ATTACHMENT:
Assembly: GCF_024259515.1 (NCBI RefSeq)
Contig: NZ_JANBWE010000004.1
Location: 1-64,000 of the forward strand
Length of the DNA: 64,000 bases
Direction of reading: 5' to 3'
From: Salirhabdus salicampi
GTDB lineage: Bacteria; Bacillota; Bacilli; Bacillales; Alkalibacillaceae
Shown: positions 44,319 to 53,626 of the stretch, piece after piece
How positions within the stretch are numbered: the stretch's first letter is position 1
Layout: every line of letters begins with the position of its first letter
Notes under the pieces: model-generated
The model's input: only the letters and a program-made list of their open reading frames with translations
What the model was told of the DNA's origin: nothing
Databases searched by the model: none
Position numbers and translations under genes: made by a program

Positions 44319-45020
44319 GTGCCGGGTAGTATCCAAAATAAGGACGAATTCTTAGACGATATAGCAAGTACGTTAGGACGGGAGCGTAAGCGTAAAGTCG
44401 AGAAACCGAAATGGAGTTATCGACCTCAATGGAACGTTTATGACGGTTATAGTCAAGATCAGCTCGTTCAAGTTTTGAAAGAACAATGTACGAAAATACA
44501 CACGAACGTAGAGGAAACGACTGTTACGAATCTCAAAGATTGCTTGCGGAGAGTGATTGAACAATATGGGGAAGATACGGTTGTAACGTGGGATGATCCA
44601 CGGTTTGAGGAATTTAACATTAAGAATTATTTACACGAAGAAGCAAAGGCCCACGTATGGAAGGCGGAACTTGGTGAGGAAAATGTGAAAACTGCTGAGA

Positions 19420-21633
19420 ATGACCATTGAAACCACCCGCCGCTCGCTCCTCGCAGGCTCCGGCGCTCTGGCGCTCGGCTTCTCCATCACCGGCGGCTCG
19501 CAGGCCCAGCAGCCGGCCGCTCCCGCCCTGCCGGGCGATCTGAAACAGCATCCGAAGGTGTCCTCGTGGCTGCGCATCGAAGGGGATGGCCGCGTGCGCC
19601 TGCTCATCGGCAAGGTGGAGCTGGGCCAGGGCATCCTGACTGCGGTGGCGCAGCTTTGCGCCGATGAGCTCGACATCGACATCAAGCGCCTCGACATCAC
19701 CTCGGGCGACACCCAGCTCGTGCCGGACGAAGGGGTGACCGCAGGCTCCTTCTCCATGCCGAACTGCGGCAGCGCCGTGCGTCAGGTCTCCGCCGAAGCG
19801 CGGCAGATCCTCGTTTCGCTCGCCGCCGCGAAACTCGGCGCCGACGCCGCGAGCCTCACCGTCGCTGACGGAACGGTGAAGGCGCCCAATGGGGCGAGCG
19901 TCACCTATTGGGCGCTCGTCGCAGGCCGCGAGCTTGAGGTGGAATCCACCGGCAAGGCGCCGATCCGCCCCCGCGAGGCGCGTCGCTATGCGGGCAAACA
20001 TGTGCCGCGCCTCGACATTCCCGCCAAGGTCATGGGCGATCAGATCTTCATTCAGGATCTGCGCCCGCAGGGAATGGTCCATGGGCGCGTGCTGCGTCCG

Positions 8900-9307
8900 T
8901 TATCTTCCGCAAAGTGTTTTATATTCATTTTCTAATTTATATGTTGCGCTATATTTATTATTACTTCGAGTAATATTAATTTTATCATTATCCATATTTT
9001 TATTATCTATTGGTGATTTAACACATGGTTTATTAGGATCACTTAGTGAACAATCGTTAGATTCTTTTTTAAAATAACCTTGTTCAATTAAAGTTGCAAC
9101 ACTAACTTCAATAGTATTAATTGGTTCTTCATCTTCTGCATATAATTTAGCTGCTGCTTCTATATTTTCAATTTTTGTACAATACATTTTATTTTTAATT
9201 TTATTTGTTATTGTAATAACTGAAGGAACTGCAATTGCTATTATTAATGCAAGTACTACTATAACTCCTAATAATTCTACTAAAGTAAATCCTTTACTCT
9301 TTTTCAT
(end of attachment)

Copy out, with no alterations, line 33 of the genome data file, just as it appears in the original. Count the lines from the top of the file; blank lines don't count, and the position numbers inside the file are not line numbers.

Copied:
9101 ACTAACTTCAATAGTATTAATTGGTTCTTCATCTTCTGCATATAATTTAGCTGCTGCTTCTATATTTTCAATTTTTGTACAATACATTTTATTTTTAATT